> >>> I had posted here about initial upgrade attempts I'd made with my
    > >>> laptop's memory. This is a Toshiba Equium L40 17M that originally came
    > >>> with Vista and 2 x 1gb of pc2-5300. I took one stick of 1gb RAM out
    > >>> and added a 2gb stick of pc2-5300 (that I don't now have) and that was
    > >>> fine, though Toshiba themselves think 2gb is the limit. I've since
    > >>> bought two sticks of pc2-6400 and though even a mix can work and has
    > >>> worked on this laptop of pc2-5300 and pc2-6400 and though the Crucial
    > >>> site and test program says I can have 4gb, using both sticks together
    > >>> has not worked. Windows doesn't boot and there is a blue screen.

    >
    > >>> Doesn't it seem odd that the laptop can take a 1 or 2 gb stick, and
    > >>> two different speeds, but can't manage 4gb?

    >
    > >>> One thing I didn't try is to run a 64 bit Linux live cd and see if
    > >>> that works, but as I'm using 64 bit Windows 7 you wouldn't think that
    > >>> the operating system would be the bar would you.

    >
    > >>> Any ideas? I'm not too fussed as 2 or 3gb is plenty for me but if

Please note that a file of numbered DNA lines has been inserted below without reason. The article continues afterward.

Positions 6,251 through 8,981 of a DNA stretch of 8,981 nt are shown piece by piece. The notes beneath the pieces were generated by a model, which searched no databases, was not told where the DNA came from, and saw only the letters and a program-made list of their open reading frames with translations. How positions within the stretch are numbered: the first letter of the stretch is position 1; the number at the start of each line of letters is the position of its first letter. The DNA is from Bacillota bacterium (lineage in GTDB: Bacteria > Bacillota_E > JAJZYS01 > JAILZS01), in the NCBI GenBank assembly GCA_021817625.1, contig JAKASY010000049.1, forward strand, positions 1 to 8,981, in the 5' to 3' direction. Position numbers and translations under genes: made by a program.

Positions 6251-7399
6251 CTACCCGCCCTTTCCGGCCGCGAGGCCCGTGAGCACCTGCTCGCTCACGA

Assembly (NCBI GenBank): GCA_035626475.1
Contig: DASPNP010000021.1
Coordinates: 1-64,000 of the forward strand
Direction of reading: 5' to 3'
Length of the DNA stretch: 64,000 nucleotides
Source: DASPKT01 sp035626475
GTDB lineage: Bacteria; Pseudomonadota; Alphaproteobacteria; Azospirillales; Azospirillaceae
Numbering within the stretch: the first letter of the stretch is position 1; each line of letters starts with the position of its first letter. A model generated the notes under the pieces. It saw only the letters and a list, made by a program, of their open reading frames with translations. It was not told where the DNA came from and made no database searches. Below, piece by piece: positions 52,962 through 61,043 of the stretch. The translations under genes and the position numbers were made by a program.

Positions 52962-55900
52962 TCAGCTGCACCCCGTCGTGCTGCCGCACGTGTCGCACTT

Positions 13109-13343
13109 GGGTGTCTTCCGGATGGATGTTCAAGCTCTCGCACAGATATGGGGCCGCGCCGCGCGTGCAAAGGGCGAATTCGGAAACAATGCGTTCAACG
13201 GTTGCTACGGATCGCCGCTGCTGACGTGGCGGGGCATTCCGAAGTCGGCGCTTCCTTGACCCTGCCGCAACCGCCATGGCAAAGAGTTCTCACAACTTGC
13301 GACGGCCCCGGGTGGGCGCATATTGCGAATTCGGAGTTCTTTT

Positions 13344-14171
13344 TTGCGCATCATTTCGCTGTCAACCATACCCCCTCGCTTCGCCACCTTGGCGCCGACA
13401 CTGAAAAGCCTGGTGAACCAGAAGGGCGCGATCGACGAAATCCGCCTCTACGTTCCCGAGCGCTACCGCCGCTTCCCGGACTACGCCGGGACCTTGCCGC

> >>> there's something simple to do in Windows then I'd like to know.

    >
    > >>> Thanks.

    >
    > >> I'm unsure how you found 4GB at Crucial. It told me 2GB is
    > >> the Max. Are you sure that your 3 GB registered as 3GB and
    > >> not as just 2GB.

    >
    > > Hello, thanks for the reply. I used their scanner software to
    > > ascertain 4gb. The 3gb showed up in at least three different operating
    > > systems while I was using it (W7, Vista, Ubuntu & derivatives),
    > > whether in the OS' own listings e.g. in Control Panel > System in W7,
    > > System Monitor in Ubuntu or a program like Speccy. I think actually
    > > Crucial may even have updated their database after my enquiries and
    > > some dialogue last year so that they're currently wrong, whereas the
    > > scanner ostensibly deals with a specific analysis, though this is
    > > still wrong. Ha.

    >
    > > The 3gb was seen in BIOS back then too, and even today 4096 mb was
    > > shown in BIOS with both sticks in, only for Windows to crash within a
    > > couple of seconds of tto   see3ms. Strange.

    >
    > > I'm wondering if two sticks of pc2-5300 would work though the laptop
    > > can apparently take either. It seems the BIOS has locked speeds to
    > > that of pc2-5300 as this is what Speccy said was in use even when I
    > > had at one point 3gb of pc2-6400.

    >
    > > I did run two different Linux live pendrives too and they both
    > > crashed. Anyway all this jargon and numbers is frying my brain. I'll
    > > look back for any ideas but I'll keep my eyes open for cheap 2gb
    > > sticks at the original speed.

    >
    > Well it seems Crucial is too conservative. It sounds like
    > you have a bad stick. Does windows boot ok with only one of
    > your modules. Try each one in each of the sockets?


    Yes the stick on its own checked out fine in use. Maybe I'll give